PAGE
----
Enjoy the show and keep up the good work.
- Festool Domino
- Triton Dowelling Jointer 710W
- Triton YouTube video
- Sharp Edge Woodworking review of the Triton
Listener feedback #3
Mike Guertin writes, Dear Podfolks, I continue to enjoy listening to the podcast – especially when you get out ahead of your skis and discuss topics and offer opinions on systems you haven’t worked with. Part of me laughs and the other part wants to jump in and offer a little more insight and perspective.
I like permanent wood foundations and have built a number of them. My father (a non-builder) turned me onto them in the early 80’s when he wanted to add a shop on the side of his house for working on his antique cars. With the sloping grade around his house it made sense build two of the walls below grade. Budget being a factor he was on the lookout for any cost saving measures. He came across a Permanent Wood Foundation installation guide published by the USDA Forest Products Lab. He showed the guide to the local building official who shrugged his shoulders (he knew there was no sense trying to talk my father out of anything) and issued the permit. The shop’s still standing after 35 years and the treated lumber looks as good as new.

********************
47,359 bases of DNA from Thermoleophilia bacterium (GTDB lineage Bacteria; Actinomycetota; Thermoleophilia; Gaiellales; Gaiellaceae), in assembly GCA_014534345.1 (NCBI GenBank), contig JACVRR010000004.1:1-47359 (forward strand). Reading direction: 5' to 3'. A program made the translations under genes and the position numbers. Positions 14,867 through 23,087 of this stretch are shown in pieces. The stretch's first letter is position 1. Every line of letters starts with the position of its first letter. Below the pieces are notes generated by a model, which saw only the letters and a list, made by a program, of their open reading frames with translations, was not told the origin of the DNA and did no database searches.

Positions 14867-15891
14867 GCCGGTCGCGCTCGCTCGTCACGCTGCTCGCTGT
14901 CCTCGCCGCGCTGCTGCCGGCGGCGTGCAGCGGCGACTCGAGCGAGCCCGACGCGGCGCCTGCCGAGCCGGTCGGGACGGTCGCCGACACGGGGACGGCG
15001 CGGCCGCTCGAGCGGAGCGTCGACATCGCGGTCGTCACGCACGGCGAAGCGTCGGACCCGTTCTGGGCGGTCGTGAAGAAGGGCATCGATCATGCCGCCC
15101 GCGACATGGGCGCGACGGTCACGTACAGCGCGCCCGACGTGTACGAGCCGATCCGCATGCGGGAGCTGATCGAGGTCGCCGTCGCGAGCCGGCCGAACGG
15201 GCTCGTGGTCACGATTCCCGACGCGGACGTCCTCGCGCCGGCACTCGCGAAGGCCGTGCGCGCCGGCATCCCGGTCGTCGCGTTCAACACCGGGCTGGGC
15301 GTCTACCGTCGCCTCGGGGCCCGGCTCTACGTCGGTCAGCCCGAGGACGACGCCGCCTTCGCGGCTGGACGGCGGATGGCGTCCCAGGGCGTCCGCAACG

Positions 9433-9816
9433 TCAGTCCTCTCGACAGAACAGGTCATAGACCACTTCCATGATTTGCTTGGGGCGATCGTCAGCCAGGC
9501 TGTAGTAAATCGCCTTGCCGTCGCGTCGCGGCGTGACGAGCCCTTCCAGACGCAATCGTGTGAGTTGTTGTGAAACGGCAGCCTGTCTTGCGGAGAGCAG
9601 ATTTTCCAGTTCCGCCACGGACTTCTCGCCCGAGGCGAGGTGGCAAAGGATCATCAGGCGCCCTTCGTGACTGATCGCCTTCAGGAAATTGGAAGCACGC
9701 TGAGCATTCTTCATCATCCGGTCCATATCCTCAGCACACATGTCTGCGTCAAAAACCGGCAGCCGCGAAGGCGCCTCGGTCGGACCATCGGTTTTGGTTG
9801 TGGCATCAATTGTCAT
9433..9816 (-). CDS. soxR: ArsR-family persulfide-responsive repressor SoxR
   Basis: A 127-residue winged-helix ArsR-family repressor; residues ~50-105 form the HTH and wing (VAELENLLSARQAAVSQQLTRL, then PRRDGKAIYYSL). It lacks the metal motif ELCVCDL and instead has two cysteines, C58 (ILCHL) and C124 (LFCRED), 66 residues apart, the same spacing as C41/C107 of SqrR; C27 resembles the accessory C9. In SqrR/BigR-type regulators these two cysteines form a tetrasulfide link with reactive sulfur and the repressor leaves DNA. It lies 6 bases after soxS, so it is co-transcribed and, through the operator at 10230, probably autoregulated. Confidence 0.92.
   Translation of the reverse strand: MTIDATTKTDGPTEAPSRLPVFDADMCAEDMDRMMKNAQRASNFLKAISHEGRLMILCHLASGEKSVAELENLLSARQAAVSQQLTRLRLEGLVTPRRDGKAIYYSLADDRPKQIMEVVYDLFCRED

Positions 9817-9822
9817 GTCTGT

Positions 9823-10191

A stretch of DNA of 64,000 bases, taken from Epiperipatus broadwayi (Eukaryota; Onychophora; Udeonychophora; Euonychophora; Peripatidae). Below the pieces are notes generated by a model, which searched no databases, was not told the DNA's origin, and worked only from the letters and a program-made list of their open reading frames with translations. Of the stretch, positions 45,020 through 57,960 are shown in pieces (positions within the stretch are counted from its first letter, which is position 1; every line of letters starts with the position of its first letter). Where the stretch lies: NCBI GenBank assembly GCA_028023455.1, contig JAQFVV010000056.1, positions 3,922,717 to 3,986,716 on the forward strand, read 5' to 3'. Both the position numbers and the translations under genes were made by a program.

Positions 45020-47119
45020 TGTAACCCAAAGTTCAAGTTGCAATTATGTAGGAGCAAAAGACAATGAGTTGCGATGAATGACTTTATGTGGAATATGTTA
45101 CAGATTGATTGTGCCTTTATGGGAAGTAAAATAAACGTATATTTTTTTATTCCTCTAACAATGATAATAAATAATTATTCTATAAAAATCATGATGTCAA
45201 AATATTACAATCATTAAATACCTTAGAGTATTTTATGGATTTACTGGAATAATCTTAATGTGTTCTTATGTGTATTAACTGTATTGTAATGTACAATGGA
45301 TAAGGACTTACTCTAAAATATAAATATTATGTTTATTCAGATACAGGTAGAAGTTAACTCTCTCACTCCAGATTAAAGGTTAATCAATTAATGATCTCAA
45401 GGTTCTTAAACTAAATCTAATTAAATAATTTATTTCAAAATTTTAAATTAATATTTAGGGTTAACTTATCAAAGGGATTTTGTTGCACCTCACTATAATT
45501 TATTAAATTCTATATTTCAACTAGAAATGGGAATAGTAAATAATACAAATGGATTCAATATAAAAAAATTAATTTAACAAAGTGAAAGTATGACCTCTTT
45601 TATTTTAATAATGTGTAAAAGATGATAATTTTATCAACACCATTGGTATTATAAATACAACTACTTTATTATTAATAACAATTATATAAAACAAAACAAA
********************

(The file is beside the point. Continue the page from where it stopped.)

In the late 80s we were building 4+ unit apartment buildings and settled on PWFs for several reasons.
• Cost savings.
• Time savings – we built panels off site and were able to excavate, spread gravel / stone, erect the panels, set joists and backfill in a day and half with a crew of 5 on a building 30′ x 80′. And closing up the hole fast minimized the chance kids in the neighborhood would turn the site into a play area.
• Site conditions – on small infill city lots there was no room for overdigging the foundation hole as is usually needed when setting concrete forms.
• Seasonal conditions – we were building in winter when placing concrete can be tricky with below freezing temps. PWFs don’t care what temperature it is.
The city inspectors weren’t familiar with PWFs and asked us to get approval from the state Building Commissioner even though PWFs were permitted in the CABO code. The meeting was informative. Turns out the building commissioner had been on the BOCA committee that reviewed PWFs for code inclusion and was familiar with and a fan of the system. He explained all of the push-back from committee members and how each point was put rest including the concern that children would be poisoned by the CCA lumber. An expert testified to that noting that a 3-year-old licking the PT lumber from the bottom to the average height of a 3-year-old would wear his or her tongue completely off before ever getting close to reaching measurable levels of arsenic or chromium in their body.